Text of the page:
When she realized her mistake, she escalated and started to yell across the room to tell me I should have checked out the TTC website before going to the station to get an elevator status update. I didn’t bother to tell her that I had already activated the TTC Alerts the night before, and expected that any elevator breakdowns would be announced through the alerts, which I could receive on my cell phone. She then told me she couldn’t refund my token or let me out until her supervisor arrived. Thankfully, a passenger came to the rescue. He handed me a token and then helped me to get out of the gate.

When I got out of the St. George’s station I was at a complete loss as to where to go next because I already knew that I could not take the subway from St. George’s on the Bloor Street line to the Yonge Street line and transfer, because the elevator was still out of service. I also knew that the stations at Spadina and Museum, on the Bloor-Danforth line, were not wheelchair accessible.

Instead, I pulled out my Toronto map, got my bearings, and was able to retain a level enough head to figure it out. Sadly, this is not the first time I’ve been stranded in Toronto, so this time, I went there over-prepared in a way that, I originally thought was overkill, but I now know was a good thing. It saved my life and helped me get to the train. I was able to figure out that I could head south in my power wheelchair on Avenue Road, go around Queen’s Park, and then hopefully find an accessible subway station somewhere along the way so I could get back to Union Station before the train to Kingston, left at 3:15 that afternoon.

I raced south, dodging an incredible number of pedestrians that you never see in such numbers in Kingston, and finally found an accessible station at Queen's Park. I hastily boarded the subway, headed south for Union Station and said a fervent prayer that there would be no more obstacles, got out at Union Station, raced upstairs, dodged through the wall of people lined up for GO Transit, dashed up the next elevator to the Via Rail level, raced up the ramp, found a red cap, showed him my ticket, and apologized for arriving late to pre-board. He started to remind me how late I was, then took one look at me and apologized. He could see I was close to tears.
He then asked what was wrong. I told him about my TTC experience and he was furious. I was apparently the second passenger that day that had had a rather nightmarish experience with the TTC. Apparently the other passenger was also clearly shaken by the experience. I was relieved to know I was not alone, but what the heck is going on?
  • Are people with disabilities and passengers such a nuisance, that the employees don’t believe they need to bother doing their jobs, deliver good customer service, or be polite?

  • Does the TTC not expect their employees to do better?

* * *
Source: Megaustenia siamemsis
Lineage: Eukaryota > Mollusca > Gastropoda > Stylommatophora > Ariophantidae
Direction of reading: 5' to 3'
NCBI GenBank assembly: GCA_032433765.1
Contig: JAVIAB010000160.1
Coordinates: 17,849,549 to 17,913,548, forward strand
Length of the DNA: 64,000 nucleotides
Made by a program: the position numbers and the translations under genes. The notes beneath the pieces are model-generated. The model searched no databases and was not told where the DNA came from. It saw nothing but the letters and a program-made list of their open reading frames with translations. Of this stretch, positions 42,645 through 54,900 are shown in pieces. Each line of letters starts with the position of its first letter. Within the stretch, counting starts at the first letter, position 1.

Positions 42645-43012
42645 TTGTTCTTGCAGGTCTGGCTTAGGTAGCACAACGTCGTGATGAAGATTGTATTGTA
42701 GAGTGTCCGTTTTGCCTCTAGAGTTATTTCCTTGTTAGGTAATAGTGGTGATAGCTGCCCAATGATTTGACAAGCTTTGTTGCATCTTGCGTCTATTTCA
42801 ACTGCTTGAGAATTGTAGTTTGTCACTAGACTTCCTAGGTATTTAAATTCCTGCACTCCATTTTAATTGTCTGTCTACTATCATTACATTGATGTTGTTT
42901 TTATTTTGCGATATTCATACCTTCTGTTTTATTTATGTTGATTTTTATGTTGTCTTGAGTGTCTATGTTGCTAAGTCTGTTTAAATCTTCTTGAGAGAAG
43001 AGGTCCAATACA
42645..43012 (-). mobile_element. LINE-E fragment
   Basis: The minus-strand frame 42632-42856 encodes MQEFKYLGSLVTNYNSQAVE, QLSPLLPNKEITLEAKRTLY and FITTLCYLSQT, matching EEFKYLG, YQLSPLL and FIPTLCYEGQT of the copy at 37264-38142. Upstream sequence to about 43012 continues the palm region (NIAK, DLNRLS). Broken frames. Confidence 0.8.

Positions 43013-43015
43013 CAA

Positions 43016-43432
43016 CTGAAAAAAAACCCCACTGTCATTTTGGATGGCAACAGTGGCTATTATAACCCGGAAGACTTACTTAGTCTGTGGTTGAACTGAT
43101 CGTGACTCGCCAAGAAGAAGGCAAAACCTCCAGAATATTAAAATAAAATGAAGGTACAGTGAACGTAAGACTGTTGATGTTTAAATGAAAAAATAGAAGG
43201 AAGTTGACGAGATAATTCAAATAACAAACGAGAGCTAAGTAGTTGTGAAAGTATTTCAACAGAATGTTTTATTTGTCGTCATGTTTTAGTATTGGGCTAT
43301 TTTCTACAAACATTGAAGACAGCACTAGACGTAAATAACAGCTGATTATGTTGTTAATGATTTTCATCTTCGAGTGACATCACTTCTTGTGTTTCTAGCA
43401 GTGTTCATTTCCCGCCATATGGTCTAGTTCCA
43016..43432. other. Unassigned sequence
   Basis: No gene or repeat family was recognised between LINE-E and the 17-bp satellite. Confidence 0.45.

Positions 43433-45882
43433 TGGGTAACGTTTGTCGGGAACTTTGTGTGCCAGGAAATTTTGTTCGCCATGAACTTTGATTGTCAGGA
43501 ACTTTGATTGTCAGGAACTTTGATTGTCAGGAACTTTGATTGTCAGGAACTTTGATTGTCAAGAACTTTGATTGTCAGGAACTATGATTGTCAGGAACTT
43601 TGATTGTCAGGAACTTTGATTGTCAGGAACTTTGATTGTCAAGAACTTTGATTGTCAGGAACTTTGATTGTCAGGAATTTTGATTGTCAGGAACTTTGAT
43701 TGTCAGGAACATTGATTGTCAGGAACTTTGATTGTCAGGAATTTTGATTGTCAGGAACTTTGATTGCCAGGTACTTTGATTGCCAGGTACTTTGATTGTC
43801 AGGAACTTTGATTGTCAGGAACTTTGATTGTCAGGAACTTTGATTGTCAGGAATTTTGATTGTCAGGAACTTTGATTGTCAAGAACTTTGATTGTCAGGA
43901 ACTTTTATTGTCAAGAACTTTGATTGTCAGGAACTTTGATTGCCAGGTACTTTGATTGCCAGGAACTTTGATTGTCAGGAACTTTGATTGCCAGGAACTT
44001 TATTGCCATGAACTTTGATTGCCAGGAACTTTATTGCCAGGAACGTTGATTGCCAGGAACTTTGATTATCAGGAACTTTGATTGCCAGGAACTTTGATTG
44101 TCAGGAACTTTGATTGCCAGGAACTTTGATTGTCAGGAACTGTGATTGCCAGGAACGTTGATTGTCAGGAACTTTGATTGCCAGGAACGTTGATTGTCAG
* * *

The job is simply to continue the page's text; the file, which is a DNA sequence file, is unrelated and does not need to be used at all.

• Does the top brass at the TTC properly train and support their employees?
It was clearly evident that the employee who worked in the subway station was seriously frustrated and stressed out beyond the point where she could be rational anymore. My question is, why?

I obviously made it to the train and got back to Kingston, but the next day, I couldn’t help but wonder about the health of that clearly stressed out employee. I also wondered how other passengers, especially tourists and the disabled would be able to manage in a similar situation, so I decided to call the customer service line, register a complaint, and add that I was very concerned about how she was handling the stress. I was also very concerned about her inability to provide adequate help, when she was so stressed out.

As a customer who doesn’t live in Toronto and already has limited options in using public transit because of a wheelchair, it was not a good scene to have her lose it like that.

Having worked in customer service before, I know that one of the most important lessons you can learn when speaking to a customer, is to keep your voice calm, cool, and collected, so you don’t invite a more animated response in return. The more she escalated, the more I escalated back and, in hindsight, I regret that I didn’t put my customer service training to good use to diffuse the situation. Fear does that I guess.

Wheelchair Users – An Important Tip Regarding the TTC Alerts:
According to TTC Customer Service, they do not send out email alerts when an elevator breaks down. Instead, we are to check the web site or phone one of two customer service lines, depending on the time of the day. I will be writing to request that these alerts be included, to make it more convenient.

Please read my other Blogs:
Accessibility: http://wheelchairdemon.blogspot.com
Health: http://wheelchairdemon-health.blogspot.com

1 comment:

Kristen said...

What a complete nightmare! People just don't get it about what it means to accomodate persons with disabilities. If we tell our stories someone always comes along to tell us not to whine or complain and to stop sounding like a victim. We don't tell our stories to get sympathy. We just want things to change. You are one very determined and strong woman.